#78 LIFE vs My Little Life

[I posted this in February, 2021. I’m re-posting because I think it expresses how I’m feeling right now about life and death. I will follow up with another commentary in a couple of days if all goes well.]

LIFE in capital letters is life writ large. It governs all manifestations of individual life. It goes on merrily as individuals live and die generation after generation. Ironically LIFE needs death to make more life. After all, we eat dead things, don’t we? Of course all plants and animals follow the same pattern. They come and go, often by being consumed by other living things. It’s almost March and the property here is getting ready to burst into life after the long period of die-off and dormancy that is winter. Flowers are appearing even with freezing temperatures.

The early ones are aconites, snow drops, early crocuses, and maybe violets. They express life briefly then give way to the grasses, the ferns and the flowers of spring. The pear, apple, plum and cherry trees will soon display their flowers in preparation for the fruit that will follow as long as the pollinators do their thing. The birds are into mating season and we’ll soon have baby robins, finches, nuthatches, flickers, thrushes, jays, hummingbirds, and chickadees hassling their parents, fluttering their wings and demanding food.

The sun is shining right now. It wasn’t supposed to according to the weather forecasters, but there ya go. Living and dying under the sun. That’s what’s going on. My adult life has been informed by the scholarship of life and death, that is, of life and death as considered by philosophers and scientists. The thought of my own dying hasn’t occupied very much of my time except when my mother, father, and sister Denise died, and then only briefly. Being diagnosed with multiple myeloma, a cancer that is incurable but treatable, changed all of that. Myeloma kind of sets the stage for end-of-life considerations. There’s no escaping myeloma’s trajectory. It will kill me eventually if I don’t die of something else first. Now, I have a hard time not thinking about my dying.

For most of my teaching career I used Ernest Becker’s work (The Denial of Death, Escape From Evil) to discuss the role of the fear of death on our cultural institutions. The fear of death and the promise of immortality and their overriding presence in institutions such as patriarchy and misogyny have shaped our social relations and created the conditions necessary for human contest and eventually homicide on a grand scale and war.*Related to our fear of death is our propensity to cut deals with deities. Humans have invented thousands of gods (and related semi-gods or supernatural entities) over the millennia. We assign responsibility to those deities for natural disasters, crop success or failure, floods, earthquakes, volcanoes, and the like. We even put faith in God for winning a football game or a war. We barter with the gods. We make sacrifices. We tell the gods: “Look, we are sacrificing this young woman for you by throwing her into this volcano, now you must reciprocate by ensuring our crops grow well next year.” A life bartered for more life. That’s largely the story of countless religious (and political) invocations over the millennia. Priests and politicians constantly urge us to make sacrifices so that the future will be better.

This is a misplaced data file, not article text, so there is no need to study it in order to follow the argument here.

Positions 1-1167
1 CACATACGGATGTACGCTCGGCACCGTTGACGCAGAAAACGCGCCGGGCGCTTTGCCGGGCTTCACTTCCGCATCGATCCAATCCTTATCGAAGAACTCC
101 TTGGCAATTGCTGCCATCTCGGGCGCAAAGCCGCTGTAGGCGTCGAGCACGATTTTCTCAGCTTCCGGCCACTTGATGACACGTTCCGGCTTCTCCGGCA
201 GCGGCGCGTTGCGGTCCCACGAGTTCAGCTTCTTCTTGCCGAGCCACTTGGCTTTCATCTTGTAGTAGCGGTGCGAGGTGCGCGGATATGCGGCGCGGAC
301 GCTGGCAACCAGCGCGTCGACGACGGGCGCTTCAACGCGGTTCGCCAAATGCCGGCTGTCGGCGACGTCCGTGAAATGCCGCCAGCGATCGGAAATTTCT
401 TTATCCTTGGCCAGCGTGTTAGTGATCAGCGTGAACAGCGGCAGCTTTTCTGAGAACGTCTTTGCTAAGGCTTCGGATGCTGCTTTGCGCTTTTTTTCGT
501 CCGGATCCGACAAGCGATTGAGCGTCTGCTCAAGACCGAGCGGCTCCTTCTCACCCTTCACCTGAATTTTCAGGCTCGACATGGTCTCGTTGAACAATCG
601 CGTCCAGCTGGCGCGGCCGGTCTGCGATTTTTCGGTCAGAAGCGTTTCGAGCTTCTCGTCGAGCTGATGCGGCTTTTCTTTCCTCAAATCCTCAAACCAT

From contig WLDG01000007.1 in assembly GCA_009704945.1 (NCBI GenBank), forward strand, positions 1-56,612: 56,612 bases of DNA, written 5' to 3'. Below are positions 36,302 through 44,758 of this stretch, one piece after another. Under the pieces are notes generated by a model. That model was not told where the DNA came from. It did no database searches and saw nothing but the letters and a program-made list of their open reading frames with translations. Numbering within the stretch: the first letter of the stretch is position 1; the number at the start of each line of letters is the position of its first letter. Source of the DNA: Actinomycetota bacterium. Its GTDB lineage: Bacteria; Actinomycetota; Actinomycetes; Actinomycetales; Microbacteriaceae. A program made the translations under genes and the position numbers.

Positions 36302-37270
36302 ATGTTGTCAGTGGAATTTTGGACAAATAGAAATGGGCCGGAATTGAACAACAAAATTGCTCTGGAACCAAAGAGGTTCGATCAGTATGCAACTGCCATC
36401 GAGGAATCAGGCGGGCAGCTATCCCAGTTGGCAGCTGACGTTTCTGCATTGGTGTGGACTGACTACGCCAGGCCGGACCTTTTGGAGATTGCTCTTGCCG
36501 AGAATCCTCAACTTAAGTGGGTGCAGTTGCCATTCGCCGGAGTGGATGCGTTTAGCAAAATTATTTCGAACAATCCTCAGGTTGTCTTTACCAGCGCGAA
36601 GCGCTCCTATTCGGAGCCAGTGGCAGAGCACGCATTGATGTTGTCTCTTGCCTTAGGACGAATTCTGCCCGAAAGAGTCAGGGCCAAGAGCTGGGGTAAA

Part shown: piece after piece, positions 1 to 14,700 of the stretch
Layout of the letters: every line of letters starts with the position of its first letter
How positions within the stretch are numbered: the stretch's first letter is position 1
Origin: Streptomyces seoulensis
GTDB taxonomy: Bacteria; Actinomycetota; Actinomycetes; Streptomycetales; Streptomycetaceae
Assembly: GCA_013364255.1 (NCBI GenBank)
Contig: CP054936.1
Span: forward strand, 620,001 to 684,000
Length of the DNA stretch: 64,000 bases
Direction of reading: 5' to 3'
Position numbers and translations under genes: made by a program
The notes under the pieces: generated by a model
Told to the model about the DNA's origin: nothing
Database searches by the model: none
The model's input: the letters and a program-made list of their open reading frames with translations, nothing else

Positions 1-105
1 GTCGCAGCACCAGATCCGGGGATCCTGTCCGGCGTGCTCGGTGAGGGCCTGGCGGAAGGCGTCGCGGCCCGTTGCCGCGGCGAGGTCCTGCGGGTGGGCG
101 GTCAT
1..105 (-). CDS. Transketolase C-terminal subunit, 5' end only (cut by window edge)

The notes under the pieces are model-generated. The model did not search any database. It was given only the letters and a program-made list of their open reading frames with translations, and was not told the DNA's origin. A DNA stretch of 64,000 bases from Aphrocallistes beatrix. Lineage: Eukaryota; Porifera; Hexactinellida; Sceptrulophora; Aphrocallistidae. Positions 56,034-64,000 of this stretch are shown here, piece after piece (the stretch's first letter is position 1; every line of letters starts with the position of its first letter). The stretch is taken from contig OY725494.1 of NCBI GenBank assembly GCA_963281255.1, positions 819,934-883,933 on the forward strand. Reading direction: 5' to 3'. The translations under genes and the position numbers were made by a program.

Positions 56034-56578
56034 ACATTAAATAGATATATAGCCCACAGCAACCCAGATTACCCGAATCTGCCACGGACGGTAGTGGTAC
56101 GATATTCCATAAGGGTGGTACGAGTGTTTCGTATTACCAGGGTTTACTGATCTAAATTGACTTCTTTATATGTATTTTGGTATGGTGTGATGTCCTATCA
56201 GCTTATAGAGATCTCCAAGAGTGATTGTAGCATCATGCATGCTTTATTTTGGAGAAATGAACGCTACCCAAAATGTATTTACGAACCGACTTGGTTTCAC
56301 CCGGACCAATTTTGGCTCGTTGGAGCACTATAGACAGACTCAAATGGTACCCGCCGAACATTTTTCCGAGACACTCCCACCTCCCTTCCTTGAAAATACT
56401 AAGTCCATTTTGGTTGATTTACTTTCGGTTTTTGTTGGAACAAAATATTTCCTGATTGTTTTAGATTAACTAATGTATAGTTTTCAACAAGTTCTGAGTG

Modern medicine is an elaborate institution for the denial of death. It’s all about ‘saving’ lives, and it’s willing to go to extreme measures to accomplish that goal. Of course, ‘saving’ a life means little more than postponing a death. Obviously, I’m personally invested in modern medicine and pharmacology. I’m hoping that chemotherapy and radiation treatments will buy me time, effectively giving me more life and postponing my death. Chemotherapy and radiation treatments are not cheap. Just one of the drugs I’m taking will cost over $100,000. One of the pharmacists at the pharmacy in Victoria that dispenses the drugs I use told me over the phone recently that they have some million dollar patients out there, patients that have used these drugs for many years. I attend the Cancer Care Centre at the local hospital and I’m impressed by the technology and the expertise of the many staff nurses and doctors that work in that facility. That can’t be cheap either.

Modern medicine will go to great lengths and expense to treat patients hoping to extend their lives. It must do so otherwise it fails in its sacred mission to safeguard life and battle death, the ultimate enemy. As Becker notes, in our culture death and disease are the twin pillars of evil. Disease prevents us from enjoying the pleasures of life while death cuts them off summarily.

So, we are willing to invest a great deal to save an individual life yet we are also willing to gleefully pile corpses in great heaps during war or in the context of ethnic cleansing, that vile excuse for murder, rape, and pillage as in Rwanda, 1994, or in any countless examples of such celebrated mass murders. We gladly kill for US, for our people because THEY(the enemy) are obviously responsible for our misfortune and distress. If we eliminate THEM our problems will be solved. That is the big lie. As Becker notes, we need a THEM with whom to enter into contests to show our prowess and to show our God (gods) how powerful and deserving of eternal life we are. Why do we spend so much time, energy, and money on organized sport? Sports reflect our constant need to show how deserving we are of life and more life. We win, we go to heaven. The gods are obviously on our side. We lose and we face shame and rejection. This analysis can easily be applied to American politics now too.